Check out Paul’s Blog at and the SuperSite for Windows for more information.

Friday, April 20, 2007

Couple Of Mix07 SilverLight Buzzcasts

MIX07 Buzzcast #4 - Ben Waggoner - WPF/E Audio/Video Playback
Ben Waggoner - Technical Evangelist on the Core Media Processing Technology Team talks about video and audio playback in WPF/E
Listen to the podcast(MP3)
Listen to the podcast(WMA)

MIX07 Buzzcast #5 - Sean Alexander - WPF/E Digital Media
Sean Alexander - Director in the Rich Media Client Platform Group talks about creation, management and playback of digital media in WPF/E
Listen to the podcast(MP3)
Listen to the podcast(WMA)

Video: Orcas 1 Beta And Beyond

Channel 9 has posted their latest Orcas video. From the site:
"Orcas Beta 1 has shipped!!! Who better to tell us all about VS Orcas and related technologies than our good friend Soma, VP of the developer division (that's the group that makes all of our development tools and programming languages). Orcas Beta 1 is a major milestone for the next version of VS and related technologies.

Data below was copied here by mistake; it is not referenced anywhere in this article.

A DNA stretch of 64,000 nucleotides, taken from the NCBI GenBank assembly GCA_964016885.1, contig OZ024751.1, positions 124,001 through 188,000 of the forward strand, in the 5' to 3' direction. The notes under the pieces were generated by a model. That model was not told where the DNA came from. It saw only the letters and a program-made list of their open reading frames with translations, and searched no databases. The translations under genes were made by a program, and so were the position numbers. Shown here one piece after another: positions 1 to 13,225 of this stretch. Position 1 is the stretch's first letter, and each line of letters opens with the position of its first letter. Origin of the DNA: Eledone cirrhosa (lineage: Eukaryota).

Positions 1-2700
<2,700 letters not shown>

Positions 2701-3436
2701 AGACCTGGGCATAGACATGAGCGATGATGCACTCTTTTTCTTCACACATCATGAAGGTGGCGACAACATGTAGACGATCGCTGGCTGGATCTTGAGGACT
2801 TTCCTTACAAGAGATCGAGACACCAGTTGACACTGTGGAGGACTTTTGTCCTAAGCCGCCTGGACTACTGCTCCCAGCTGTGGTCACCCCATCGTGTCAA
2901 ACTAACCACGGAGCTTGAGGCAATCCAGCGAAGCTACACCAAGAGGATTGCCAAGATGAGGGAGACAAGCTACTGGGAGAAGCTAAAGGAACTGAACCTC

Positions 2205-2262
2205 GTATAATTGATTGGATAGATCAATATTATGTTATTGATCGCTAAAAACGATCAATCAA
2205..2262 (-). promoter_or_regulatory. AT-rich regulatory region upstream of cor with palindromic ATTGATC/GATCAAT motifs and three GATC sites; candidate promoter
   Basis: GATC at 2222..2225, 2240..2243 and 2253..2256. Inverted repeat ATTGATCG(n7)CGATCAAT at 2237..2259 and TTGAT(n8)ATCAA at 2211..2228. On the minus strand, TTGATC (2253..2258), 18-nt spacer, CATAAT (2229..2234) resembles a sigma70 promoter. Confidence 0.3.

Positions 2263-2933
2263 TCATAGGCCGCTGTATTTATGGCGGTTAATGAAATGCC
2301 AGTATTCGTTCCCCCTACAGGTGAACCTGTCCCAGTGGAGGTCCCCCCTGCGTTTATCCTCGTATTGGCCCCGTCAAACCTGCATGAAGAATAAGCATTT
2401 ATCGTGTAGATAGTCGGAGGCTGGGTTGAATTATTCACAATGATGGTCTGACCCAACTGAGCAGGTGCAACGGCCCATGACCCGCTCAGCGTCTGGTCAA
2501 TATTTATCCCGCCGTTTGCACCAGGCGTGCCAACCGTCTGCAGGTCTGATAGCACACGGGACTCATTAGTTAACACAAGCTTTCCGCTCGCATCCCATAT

Install Orcas (on Vista, baby!) and experience firsthand the plethora of innovations it contains. Did you know you can write VS2003/2005 applications in Orcas? Did you you know that LINQ is deeply integrated into the Orcas IDE? Did you know that there is now JScript intellisense? Have you played with Cider (design surface for WPF)? Did you know...

As always, your feedback is critical. Soma and team anxiously await learning about your experiences with Orcas."

Download the Video
Watch the Video

Visual Studio Orcas Beta 1 Available For Download, Star Playing With LINQ and Lambda Expressions Now!

Download Visual Studio Orcas Beta 1 now and start playing with LINQ and Lambda Expressions

Visual Studio Code Name “Orcas” Beta 1
Visual Studio code name "Orcas" is the next generation development tool for Windows Vista, the 2007 Office system, and the Web. Beta 1 consists of multiple releases including, Visual Studio Professional Edition, Visual Studio Team Suite and Visual Studio Team Foundation Server, which are available as installation media ISO images you can use to install the products. Alternatively, you can download VPC images with the software pre-installed. In addition, you can download prerelease versions of Visual Basic Express, Visual C++ Express, Visual C# Express, and Visual Web Developer.